The Unapologetic Mathematician

Mathematics for the interested outsider

DeMorgan’s Laws

And here’s the post I wrote today:

Today, I want to prove two equations that hold in any orthocomplemented lattice. They are the famous DeMorgan’s laws:

\displaystyle\neg(x\vee y)=\neg x\wedge\neg y
\displaystyle\neg(x\wedge y)=\neg x\vee\neg y

First, we note that x\leq x\vee y by definition. Since our complementation reverses order, we find \neg(x\vee y)\leq\neg x. Similarly, \neg(x\vee y)\leq\neg y. And thus we conclude that \neg(x\vee y)\leq\neg x\wedge\neg y.

On the other hand, \neg x\wedge\neg y\leq\neg x by definition. Then we find x=\neg\neg x\leq\neg(\neg x\wedge\neg y) by invoking the involutive property of our complement. Similarly, y\leq\neg(\neg x\wedge\neg y), and so x\vee y\leq\neg(\neg x\wedge\neg y). And thus we conclude \neg x\wedge\neg y\leq\neg(x\vee y). Putting this together with the other inequality, we get the first of DeMorgan’s laws.

To get the other, just invoke the first law on the objects \neg x and \neg y. We find

\displaystyle\begin{aligned}\neg x\vee\neg y&=\neg\neg(\neg x\vee\neg y)\\&=\neg(\neg\neg x\wedge\neg\neg y)\\&=\neg(x\wedge y)\end{aligned}

Similarly, the first of DeMorgan’s laws follows from the second.

Interestingly, DeMorgan’s laws aren’t just a consequence of order-reversal. It turns out that they’re equivalent to order-reversal. Now if x\leq y then x=x\wedge y. So \neg x=\neg(x\wedge y)=\neg x\vee\neg y. And thus \neg y\leq\neg x.

May 8, 2009 Posted by | Algebra, Lattices | 8 Comments

Upper-Triangular Matrices and Orthonormal Bases

I just noticed in my drafts this post which I’d written last Friday never went up.

Let’s say we have a real or complex vector space V of finite dimension d with an inner product, and let T:V\rightarrow V be a linear map from V to itself. Further, let \left\{v_i\right\}_{i=1}^d be a basis with respect to which the matrix of T is upper-triangular. It turns out that we can also find an orthonormal basis which also gives us an upper-triangular matrix. And of course, we’ll use Gram-Schmidt to do it.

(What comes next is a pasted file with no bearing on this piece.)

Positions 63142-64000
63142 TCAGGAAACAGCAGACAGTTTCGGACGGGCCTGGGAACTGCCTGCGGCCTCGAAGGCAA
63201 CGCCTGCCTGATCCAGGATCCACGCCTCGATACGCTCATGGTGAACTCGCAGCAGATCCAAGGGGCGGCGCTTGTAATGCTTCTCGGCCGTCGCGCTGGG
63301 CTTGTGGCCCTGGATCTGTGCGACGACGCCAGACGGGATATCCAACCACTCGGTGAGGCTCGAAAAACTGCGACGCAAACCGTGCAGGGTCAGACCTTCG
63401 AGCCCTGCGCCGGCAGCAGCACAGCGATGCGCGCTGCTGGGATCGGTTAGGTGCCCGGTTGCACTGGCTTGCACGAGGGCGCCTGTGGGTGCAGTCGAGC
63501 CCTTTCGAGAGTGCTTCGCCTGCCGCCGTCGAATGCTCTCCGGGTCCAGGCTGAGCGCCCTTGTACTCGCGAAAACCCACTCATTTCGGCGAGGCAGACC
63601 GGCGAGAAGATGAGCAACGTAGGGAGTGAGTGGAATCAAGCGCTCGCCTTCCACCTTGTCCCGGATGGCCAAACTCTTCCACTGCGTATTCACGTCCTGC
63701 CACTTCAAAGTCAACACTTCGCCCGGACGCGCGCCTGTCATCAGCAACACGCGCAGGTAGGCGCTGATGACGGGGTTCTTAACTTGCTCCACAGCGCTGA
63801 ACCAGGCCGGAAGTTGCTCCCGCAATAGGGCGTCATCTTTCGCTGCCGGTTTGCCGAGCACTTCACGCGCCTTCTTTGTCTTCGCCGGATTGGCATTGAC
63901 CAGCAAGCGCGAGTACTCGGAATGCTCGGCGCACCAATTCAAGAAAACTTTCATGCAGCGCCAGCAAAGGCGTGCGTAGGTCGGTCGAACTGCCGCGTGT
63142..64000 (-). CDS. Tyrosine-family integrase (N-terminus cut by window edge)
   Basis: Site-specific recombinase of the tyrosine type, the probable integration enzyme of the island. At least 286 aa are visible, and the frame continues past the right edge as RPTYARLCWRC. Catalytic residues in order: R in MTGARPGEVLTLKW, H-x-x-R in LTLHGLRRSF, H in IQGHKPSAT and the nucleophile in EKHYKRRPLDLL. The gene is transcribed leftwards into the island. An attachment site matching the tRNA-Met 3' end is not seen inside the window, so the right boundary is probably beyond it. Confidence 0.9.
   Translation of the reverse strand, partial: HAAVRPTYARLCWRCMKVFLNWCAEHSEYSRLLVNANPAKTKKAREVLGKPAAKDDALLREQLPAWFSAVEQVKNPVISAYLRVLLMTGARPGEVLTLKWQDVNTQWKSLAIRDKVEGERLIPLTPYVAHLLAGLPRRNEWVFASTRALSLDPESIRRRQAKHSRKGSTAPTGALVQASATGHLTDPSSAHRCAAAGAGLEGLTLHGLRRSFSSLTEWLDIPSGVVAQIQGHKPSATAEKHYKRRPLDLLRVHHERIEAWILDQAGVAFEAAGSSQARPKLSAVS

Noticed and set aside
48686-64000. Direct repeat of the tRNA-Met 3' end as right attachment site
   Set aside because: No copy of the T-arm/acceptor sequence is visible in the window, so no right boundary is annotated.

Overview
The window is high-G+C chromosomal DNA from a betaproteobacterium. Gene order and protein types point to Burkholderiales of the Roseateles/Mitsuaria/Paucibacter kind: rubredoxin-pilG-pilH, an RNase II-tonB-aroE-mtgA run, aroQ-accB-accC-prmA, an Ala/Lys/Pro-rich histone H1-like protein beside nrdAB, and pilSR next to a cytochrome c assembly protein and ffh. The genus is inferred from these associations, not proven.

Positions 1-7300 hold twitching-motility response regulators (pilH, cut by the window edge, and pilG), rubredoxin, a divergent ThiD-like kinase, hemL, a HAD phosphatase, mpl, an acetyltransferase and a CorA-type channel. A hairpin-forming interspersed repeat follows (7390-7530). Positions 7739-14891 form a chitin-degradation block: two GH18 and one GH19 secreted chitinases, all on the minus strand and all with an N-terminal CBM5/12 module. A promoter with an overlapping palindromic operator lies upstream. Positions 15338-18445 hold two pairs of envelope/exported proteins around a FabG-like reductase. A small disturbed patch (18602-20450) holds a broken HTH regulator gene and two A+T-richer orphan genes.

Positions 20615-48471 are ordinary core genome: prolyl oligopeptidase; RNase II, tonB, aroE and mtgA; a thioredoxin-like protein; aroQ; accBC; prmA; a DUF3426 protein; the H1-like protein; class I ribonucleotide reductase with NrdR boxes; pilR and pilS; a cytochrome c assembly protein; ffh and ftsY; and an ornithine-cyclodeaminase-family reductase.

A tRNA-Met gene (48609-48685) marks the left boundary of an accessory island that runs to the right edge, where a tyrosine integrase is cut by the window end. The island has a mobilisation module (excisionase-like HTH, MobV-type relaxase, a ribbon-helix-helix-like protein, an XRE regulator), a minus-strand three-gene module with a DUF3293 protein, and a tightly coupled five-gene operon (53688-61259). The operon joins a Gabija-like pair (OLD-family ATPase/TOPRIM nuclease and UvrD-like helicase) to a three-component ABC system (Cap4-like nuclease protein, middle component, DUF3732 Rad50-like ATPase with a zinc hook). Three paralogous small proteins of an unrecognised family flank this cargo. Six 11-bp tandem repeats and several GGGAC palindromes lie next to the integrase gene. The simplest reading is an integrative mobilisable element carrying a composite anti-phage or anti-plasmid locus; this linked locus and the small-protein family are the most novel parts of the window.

What it rests on is that an upper-triangular matrix means we have a nested sequence of invariant subspaces. If we define U_k to be the span of \left\{v_i\right\}_{i=1}^k then clearly we have a chain

\displaystyle U_1\subseteq\dots\subseteq U_{d-1}\subseteq U_d=V

Further, the fact that the matrix of T is upper-triangular means that T(v_i)\in U_i. And so the whole subspace is invariant: T(U_i)\subseteq U_i.

Now let’s apply Gram-Schmidt to the basis \left\{v_i\right\}_{i=1}^d and get an orthonormal basis \left\{e_i\right\}_{i=1}^d. As a bonus, the span of \left\{e_i\right\}_{i=1}^k is the same as the span of \left\{e_i\right\}_{i=1}^k, which is U_k. So we have exactly the same chain of invariant subspaces, and the matrix of T with respect to the new orthonormal basis is still upper-triangular.

In particular, since every complex linear transformation has an upper-triangular matrix with respect to some basis, there must exist an orthonormal basis giving an upper-triangular matrix. For real transformations, of course, it’s possible that there isn’t any upper-triangular matrix at all. It’s also worth pointing out here that there’s no guarantee that we can push forward and get an orthonormal Jordan basis.

May 8, 2009 Posted by | Algebra, Linear Algebra | 1 Comment